Aisner: All too often I hear announcers speak above the heads of your average spectator. And I feel very strongly that at every turn we need to involve them, excite them in what is probably very repetitive. Our job as announcers is to engage the newcomer to the sport immediately into long term spectators. Not by just amusing them, but by getting them connected to why these athletes do what they do. Connecting them so that they have a vested interest in the sport in the future. I don’t want people to walk away from an event that I am announcing and say “they had a nice day.” I want them to walk away and say, “You have got to go to this thing with me next year, it is amazing.” That to me is the goal.
Race in San Francisco and get crabs! Can you believe the size of the scene at Fisherman’s Wharf?
Pez: How has Phinney’s Parkinson’s disease affected your relationship?
Aisner: I was sitting with Davis on his front porch one day and he was starting to tell me a little about things that were happening to his body that he did not understand. There was occasional numbness, there was some eye clarity problems, and I urged him to go get a brain scan immediately. And I went in and had private conversation with Connie … without trying to be too alarmist. He went through a battery of tests, and as a result of going in at that point learned that he had early onset Parkinson’s disease. And for me this has been a huge experience to see a dear friend go through this and wondering how he was going to go through this. At first I projected how a Davis Phinney might respond. And I was concerned that someone who had defined his life by the way he looked, his physical prowess and capabilities and his athleticism and vanity, (and I say that in a positive way) was going to be affected by a neurological disability.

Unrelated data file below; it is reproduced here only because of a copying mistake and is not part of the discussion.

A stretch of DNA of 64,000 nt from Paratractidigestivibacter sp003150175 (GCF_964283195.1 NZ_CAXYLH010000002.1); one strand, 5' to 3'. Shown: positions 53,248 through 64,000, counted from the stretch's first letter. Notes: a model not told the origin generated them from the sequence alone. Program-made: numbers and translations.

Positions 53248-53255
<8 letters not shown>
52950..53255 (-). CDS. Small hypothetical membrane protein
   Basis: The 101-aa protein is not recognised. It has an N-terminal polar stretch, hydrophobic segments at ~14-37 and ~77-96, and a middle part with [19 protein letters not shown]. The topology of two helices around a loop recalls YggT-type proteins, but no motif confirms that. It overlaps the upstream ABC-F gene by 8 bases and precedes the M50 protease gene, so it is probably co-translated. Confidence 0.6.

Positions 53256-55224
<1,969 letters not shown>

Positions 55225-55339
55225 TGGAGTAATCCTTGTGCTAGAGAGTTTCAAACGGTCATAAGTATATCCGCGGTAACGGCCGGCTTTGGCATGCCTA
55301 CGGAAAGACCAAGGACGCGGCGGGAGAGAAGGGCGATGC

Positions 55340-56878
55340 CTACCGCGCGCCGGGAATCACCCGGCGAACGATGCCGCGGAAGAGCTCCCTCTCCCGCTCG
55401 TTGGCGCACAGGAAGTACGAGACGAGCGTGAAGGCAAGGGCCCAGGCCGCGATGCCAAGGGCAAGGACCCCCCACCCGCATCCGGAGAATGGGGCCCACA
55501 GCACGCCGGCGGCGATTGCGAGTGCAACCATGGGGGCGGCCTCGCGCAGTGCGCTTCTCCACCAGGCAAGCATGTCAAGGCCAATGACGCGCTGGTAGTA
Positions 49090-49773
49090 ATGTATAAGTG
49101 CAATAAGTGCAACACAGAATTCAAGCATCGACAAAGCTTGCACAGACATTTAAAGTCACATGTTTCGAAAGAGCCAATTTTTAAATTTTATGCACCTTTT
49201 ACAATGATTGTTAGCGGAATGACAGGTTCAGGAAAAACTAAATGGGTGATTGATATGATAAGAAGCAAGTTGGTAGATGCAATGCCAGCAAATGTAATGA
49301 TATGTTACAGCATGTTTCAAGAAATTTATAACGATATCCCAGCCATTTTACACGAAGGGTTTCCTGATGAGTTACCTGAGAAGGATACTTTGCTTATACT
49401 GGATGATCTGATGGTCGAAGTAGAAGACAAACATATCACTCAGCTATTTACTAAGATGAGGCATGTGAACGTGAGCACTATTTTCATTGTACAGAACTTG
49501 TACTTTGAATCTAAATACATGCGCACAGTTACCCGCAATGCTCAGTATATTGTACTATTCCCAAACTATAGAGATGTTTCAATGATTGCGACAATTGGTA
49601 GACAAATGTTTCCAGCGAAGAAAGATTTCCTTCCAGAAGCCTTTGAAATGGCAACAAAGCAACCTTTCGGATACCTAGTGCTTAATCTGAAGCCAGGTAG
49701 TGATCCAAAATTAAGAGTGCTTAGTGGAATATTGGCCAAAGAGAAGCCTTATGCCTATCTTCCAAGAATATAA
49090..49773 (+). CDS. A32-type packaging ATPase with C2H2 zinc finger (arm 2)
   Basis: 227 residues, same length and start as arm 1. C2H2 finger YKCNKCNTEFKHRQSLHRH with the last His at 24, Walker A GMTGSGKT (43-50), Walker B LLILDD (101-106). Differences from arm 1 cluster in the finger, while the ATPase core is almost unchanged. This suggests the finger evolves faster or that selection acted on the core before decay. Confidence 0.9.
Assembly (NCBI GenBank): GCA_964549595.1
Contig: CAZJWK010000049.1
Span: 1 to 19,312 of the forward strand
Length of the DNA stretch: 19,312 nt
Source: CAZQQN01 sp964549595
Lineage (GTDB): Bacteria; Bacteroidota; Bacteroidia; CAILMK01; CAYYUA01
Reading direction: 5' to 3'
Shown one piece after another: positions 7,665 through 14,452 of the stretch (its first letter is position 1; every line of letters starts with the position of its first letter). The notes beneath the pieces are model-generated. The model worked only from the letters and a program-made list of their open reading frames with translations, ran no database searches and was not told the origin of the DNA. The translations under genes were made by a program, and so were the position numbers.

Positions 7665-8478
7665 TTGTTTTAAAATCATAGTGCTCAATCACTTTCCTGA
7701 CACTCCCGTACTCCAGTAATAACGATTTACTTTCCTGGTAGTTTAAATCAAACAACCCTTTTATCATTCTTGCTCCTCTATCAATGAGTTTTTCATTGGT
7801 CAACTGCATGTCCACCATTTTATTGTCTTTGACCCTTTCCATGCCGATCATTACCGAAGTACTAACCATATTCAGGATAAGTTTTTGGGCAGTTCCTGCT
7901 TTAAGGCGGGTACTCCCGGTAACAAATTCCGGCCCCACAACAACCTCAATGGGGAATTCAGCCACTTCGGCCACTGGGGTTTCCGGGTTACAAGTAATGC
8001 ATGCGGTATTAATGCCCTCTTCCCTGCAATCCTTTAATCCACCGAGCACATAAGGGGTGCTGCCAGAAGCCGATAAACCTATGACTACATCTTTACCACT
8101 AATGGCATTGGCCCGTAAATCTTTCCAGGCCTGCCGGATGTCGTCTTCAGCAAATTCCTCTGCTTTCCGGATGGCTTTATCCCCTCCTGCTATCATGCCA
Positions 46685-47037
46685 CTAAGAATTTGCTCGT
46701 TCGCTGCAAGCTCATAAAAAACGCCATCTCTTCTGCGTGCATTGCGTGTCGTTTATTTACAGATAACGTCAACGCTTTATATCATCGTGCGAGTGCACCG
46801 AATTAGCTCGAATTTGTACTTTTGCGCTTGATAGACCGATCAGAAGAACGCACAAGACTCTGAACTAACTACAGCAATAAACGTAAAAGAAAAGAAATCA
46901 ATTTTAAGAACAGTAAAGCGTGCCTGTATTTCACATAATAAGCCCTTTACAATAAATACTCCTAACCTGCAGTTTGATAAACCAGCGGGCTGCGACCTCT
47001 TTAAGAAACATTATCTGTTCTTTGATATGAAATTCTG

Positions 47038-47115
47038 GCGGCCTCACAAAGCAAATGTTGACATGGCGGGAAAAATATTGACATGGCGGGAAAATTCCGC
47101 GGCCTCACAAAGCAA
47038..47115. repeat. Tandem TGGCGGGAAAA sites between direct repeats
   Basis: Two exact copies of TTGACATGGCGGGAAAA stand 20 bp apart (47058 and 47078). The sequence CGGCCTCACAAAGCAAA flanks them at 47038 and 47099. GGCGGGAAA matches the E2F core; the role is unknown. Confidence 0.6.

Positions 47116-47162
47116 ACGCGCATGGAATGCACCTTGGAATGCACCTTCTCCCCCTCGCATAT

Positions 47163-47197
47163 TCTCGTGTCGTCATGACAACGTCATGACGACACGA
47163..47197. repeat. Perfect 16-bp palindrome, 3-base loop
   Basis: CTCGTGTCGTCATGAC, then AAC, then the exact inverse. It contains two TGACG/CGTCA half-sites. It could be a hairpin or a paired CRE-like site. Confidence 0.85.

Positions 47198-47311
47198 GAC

David has just become a humble guy who is working on his foundation. It has given him direction at this point in his life to challenge another great feat. Like Lance did with his cancer. But cancer is beatable, in Davis’ case there are no examples of people turning around Parkinson’s disease. You can slow it, but it’s debilitating. And he has done this with such grace and extraordinary maturity, that I just continue to honor him and idolize the way he is conducting his life today. Including his efforts and work with the Davis Phinney Foundation. And I must say that there is an equally long friendship for his wife Connie Carpenter. She is one of the first cyclists I ever met in the sport in 1977. And we have been friends ever since then. And my admiration for her has catapulted as a result of her managing her life and her growth as an adult, but also Davis’s. So, the combination of Davis and Connie for me is just a real bright star.
Pez: We could go on talking about all the great memories from this great race for days – thanks so much for your time Michael!